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Re: Compositing images

From: Arnar Mar Hrafnkelsson (
Date: Thu 27 Mar 2003 - 21:02:47 GMT

The general method is along these lines:

1. Load background image
2. Load image to be put on 'top' (this is the transparent one).
3. Use convert() to make an rgba version of the image from step 2.
4. $background->rubthrough(src=>$rgbaimage);

$background will now have $rgbaimage on top of it. The transparency is
controlled by the 4th channel (the alpha) of $rgbaimage. Some image
formats have alpha channel information in them, this is true for png
images at least and Imager can load those directly. In that case you can
skip step 3 and just the image directly because it will already be 4

To make the alpha channel be all a constant you can do something like:

$rgbaimage = $topimg->convert(matrix => [ [1, 0, 0],
                                          [0, 1, 0],
                                          [0, 0, 1],
                                          [0, 0, 0, 0.5] ]);

This will make the alpha channel be a constant 50% transparent. A small
complete example is below:

#!/usr/bin/perl -w

use Imager;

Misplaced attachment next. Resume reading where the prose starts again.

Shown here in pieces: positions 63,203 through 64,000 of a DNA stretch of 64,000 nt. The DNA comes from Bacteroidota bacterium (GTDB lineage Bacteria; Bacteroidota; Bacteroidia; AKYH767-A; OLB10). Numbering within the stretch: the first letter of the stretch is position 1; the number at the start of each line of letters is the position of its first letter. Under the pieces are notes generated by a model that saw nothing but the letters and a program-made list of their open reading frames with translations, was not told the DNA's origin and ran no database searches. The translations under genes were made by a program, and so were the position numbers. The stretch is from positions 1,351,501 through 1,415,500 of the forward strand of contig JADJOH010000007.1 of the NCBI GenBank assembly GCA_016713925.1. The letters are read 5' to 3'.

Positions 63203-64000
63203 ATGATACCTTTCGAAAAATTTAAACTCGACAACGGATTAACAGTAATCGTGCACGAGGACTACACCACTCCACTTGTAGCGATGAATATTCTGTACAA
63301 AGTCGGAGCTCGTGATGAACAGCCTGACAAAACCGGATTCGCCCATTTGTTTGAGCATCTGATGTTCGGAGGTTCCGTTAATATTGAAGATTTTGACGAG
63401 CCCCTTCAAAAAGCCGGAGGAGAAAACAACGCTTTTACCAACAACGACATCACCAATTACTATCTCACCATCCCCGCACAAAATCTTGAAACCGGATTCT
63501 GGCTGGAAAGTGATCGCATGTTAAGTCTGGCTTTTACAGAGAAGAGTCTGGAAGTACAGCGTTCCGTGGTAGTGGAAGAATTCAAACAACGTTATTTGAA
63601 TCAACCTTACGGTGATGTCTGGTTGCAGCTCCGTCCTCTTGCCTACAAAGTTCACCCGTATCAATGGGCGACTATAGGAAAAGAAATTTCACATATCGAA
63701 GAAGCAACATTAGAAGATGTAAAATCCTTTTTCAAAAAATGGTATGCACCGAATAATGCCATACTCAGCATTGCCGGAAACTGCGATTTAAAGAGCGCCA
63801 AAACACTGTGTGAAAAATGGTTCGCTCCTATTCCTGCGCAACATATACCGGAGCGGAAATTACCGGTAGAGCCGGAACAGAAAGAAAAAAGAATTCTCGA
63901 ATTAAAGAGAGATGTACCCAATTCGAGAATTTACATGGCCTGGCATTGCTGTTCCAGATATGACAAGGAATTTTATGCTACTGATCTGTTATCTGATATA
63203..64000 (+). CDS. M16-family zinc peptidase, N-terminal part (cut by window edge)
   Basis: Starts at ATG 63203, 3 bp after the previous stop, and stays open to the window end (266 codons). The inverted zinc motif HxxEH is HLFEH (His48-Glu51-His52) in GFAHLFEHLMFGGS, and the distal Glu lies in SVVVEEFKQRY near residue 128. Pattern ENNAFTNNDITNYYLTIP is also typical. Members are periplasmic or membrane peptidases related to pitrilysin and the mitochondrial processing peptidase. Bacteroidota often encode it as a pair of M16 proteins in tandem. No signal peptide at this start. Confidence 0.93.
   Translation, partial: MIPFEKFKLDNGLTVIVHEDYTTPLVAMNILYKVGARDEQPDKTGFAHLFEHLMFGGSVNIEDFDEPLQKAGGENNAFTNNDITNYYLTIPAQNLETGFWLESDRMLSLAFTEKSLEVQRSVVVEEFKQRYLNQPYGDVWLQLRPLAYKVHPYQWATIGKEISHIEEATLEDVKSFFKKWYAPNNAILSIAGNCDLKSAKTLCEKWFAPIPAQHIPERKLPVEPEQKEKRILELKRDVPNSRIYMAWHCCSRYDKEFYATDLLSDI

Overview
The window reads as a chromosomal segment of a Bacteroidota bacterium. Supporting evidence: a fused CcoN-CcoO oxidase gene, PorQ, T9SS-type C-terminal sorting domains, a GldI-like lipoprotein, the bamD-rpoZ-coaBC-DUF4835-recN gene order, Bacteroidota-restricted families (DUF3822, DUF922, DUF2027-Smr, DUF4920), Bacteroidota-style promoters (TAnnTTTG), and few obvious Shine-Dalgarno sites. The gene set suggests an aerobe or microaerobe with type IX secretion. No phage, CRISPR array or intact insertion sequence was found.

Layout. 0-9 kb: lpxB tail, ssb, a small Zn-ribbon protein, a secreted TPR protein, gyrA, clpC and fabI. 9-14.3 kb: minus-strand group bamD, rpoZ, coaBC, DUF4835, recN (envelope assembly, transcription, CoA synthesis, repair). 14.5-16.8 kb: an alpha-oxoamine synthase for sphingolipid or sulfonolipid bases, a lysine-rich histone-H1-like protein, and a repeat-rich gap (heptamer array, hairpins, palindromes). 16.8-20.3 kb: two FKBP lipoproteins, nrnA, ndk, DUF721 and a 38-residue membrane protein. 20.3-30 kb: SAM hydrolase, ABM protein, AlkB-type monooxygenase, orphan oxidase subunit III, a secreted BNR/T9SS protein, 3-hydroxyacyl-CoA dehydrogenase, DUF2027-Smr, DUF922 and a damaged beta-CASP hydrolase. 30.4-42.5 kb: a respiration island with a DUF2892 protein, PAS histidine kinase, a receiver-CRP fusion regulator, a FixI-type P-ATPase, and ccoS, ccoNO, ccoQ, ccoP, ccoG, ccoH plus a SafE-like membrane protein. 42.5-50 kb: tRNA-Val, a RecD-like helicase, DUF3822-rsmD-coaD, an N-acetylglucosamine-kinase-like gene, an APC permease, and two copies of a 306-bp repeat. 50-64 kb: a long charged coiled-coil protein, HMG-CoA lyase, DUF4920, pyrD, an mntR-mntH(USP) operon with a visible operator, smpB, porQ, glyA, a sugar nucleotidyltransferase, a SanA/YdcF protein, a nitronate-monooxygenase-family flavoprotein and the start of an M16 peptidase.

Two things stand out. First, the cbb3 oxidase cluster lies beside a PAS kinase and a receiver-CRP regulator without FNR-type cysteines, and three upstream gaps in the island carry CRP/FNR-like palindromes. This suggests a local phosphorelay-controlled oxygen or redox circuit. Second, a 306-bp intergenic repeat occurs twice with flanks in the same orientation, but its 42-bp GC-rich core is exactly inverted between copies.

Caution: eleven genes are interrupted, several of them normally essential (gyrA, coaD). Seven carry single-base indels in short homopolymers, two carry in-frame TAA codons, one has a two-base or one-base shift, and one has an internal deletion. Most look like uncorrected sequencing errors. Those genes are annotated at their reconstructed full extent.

$background = Imager->new();
        or die $background->errstr();

$top = Imager->new();
        or die $top->errstr();

$rgba_image = $top->convert(matrix => [ [1, 0, 0],
                                          [0, 1, 0],
                                          [0, 0, 1],
                                          [0, 0, 0, 0.5] ])
        or die $top->errstr();




If you want to do more fancy things with the alpha channel you can use
$img->getmask()/$img->setmask() to draw only in the alpha channel, see
Imager::ImageTypes for more on that.

-Hope this Helps, Arnar

On Wed, 26 Mar 2003 07765@xyz.molar.is wrote:

> I can't quite figure out how to composite one image on another with a
> degree of transparency. All the "rubthrough" examples seem to show
> how to do it by creating a new image and then drawing on it using a 4
> channel color. I'm thinking that I want to read in two images and
> then draw to the alpha of one of them. Is this the right approach?
> If so, how do you draw on just the alpha? If not, how should I do it?
> Thanks,
> Thad